Friday, April 25, 2008

Ost Klub

Founded 2005 Ost Klub has developed to one of the central venues of Eastern European music in Vienna. Nomen est omen also in this case, as the club's owner Matthias Angerer explained during an interview with me last July:

“[D]er Name des Lokals ist so zusagen auch Programm, also osteuropäische Musik oder eben Russische oder Musik aus dem Balkan, aber auch weiter. Also die musikalische Achse für uns ist sozusagen Wien - Vladivostok, also. Und alles was dazwischen liegt und das ist ja doch´ne ganze Menge [...] Ich freu mich schon auch ein mal auf eine Usbekische Band oder eine Band aus Azarbadjan, also der Osten ist weit und insofern wird's musikalisch, glaub ich, auch nicht fad so schnell.”
Matthias Angerer, Wien 13.07.2007

("The club's name is so to say also its program, in other words Eastern European music or Russian or music from the Balkans, but also further away. Also the musical axis for us is so to say Vienna-Vladivostok, also. And everything between and that is actually quite a lot [...] I also look forward to hearing a Uzbek band or a band from Azarbadian, well the East is vast and thus I doubt that it soon will become boring musically.")

This is reflected in the program covering musicians and groups from the Balkan (they are one of the venus for Balkan Fever 2008), former Eastern Europe and the former Soviet Union.

The club is situated close to the Rennweg (the address is Schwarzenbergplatz 10) and Angerer placed it and its location within a historical context pointing out that Metternich proclaimed "Der Balkan beginnt am Rennweg!" ("The Balkan starts at the Rennweg!"). Thus the club and it's music policy focuses on the cultural legacy of imperial Vienna.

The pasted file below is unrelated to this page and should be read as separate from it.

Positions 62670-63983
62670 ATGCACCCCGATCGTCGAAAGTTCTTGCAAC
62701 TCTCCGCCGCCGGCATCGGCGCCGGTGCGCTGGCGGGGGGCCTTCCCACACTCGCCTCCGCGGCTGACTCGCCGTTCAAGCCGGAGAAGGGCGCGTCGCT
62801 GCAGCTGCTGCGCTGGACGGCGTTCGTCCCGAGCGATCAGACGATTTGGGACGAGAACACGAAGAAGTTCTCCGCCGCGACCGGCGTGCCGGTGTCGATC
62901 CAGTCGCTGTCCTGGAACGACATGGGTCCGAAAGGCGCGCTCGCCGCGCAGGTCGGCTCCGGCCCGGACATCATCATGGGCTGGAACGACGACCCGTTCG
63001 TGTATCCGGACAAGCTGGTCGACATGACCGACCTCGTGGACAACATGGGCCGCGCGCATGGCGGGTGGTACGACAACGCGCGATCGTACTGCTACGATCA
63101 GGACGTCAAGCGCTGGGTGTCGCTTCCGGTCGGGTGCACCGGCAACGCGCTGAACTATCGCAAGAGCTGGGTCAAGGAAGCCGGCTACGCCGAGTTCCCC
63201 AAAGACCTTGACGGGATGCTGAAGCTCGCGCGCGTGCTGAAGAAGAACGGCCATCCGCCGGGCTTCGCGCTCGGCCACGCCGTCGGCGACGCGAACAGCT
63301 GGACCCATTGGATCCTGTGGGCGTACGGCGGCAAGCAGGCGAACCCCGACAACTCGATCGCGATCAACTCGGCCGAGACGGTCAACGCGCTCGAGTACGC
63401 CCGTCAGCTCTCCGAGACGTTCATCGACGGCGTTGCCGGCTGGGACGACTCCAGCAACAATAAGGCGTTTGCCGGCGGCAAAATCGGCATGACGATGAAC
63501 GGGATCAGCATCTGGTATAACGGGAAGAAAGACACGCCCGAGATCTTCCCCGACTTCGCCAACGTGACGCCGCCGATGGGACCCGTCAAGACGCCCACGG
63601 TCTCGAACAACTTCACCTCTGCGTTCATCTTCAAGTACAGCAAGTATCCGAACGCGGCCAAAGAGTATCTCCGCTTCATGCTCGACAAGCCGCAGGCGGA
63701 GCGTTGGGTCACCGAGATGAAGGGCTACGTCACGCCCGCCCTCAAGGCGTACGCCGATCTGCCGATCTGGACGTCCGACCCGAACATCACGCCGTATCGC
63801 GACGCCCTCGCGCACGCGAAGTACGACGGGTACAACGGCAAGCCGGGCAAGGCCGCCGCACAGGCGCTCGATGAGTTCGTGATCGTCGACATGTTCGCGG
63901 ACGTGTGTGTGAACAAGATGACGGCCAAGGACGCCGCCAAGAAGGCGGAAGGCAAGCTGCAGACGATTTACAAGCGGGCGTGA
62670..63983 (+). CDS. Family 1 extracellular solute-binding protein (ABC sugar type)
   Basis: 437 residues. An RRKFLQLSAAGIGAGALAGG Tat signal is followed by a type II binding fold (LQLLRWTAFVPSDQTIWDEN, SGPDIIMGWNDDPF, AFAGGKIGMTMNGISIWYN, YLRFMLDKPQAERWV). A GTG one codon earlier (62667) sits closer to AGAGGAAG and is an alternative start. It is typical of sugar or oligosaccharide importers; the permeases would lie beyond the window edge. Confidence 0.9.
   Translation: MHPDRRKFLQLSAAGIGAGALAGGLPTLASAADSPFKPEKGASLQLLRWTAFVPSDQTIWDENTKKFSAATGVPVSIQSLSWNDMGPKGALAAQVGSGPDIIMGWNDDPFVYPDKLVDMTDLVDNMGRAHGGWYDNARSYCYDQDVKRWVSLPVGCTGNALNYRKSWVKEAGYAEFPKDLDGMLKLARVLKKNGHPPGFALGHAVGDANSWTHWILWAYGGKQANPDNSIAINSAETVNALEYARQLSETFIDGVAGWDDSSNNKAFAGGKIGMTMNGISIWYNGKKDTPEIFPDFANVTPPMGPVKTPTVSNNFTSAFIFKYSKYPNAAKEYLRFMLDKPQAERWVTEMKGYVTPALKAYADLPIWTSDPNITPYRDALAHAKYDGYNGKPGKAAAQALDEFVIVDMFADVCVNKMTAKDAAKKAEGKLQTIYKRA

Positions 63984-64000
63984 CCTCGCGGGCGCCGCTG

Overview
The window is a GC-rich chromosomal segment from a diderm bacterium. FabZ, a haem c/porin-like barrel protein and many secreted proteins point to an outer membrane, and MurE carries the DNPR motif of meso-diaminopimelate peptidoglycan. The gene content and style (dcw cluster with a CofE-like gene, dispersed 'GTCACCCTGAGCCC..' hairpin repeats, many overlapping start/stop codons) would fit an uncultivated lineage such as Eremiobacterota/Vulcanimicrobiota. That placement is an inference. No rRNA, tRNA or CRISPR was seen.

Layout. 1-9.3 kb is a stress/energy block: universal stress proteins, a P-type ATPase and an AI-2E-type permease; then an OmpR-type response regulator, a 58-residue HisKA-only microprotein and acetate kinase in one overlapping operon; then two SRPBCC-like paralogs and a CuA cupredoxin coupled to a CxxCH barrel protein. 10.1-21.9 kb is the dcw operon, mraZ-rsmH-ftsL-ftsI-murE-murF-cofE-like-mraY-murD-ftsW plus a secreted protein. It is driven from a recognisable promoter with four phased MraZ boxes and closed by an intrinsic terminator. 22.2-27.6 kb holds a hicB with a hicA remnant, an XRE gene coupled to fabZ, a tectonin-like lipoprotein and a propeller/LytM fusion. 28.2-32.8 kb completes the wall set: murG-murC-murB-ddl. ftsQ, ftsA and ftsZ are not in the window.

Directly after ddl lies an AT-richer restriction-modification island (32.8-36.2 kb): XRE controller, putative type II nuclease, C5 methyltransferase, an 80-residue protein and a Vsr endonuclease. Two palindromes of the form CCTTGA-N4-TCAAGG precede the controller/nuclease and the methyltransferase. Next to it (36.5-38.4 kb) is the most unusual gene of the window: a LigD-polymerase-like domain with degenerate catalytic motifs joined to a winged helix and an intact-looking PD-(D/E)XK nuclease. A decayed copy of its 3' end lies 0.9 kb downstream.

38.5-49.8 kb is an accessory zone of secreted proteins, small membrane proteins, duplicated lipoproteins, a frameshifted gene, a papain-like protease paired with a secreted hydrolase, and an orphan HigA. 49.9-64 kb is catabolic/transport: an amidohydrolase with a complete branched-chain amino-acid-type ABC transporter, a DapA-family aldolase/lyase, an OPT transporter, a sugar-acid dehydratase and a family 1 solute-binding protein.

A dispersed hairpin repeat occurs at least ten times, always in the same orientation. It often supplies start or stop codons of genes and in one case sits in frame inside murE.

The Club itself - occupying a basement - is enormous, encompassing two stages, a dance floor, a lounge and bar areas (prior to Ost Klub three clubs occupied the premises). In addition the club has a spacious backstage area with catering possibilities for the performing groups. Angerer stressed that he wanted to return the hospitality he experienced in Eastern Europe and from my own observations the club is really generous to performing musicians (I spent time backstage talking to musicians from Apparatschik and Bolshevikings).

My interest in the club has been based on bands linked to the former Soviet Union performing for a (mainly) non-Russian speaking audience. During my visit in Vienna last July I heard Apparatschik perform. The Berlin based group plays modernized versions of (primarily) Russian folkssongs and also own songs using Balalaika, Bass balalaika, Baian and Drums - in Russian. While both the vocalist and drummer are from Germany, the Bass balalaika player is from the Ukrainie and the Baian player from Beloruss.

Pictures from Apparatschik (taken by the author)

The concert last friday (April 18th, 2008) was advertised as Skanking Night and featured besides the headliner Bolshevikings The Skaddicts (Austria) and Jokerface (Süd Tirol / Italy). The Bolshevikings were interesting, since while they are based in Stockholm, the band's line up at the gig consisted of three Swedes, two Ukrainians and a Russian. The vocalist and main motor behind the band is from the Ukraine, but has been in Sweden since the end of the 1980s. Unlike Apparatschik the Bolshevikings sing in Russian, Swedish (with an Russian/Ukrainian accent), English and a little French. A very interesting concert, especially since while taking to the band it again dawned to me how important (and effective) transnational diasporic networks are when organizing tours.

Pictures from The Skaddicts and Bolshevikings (taken by the author)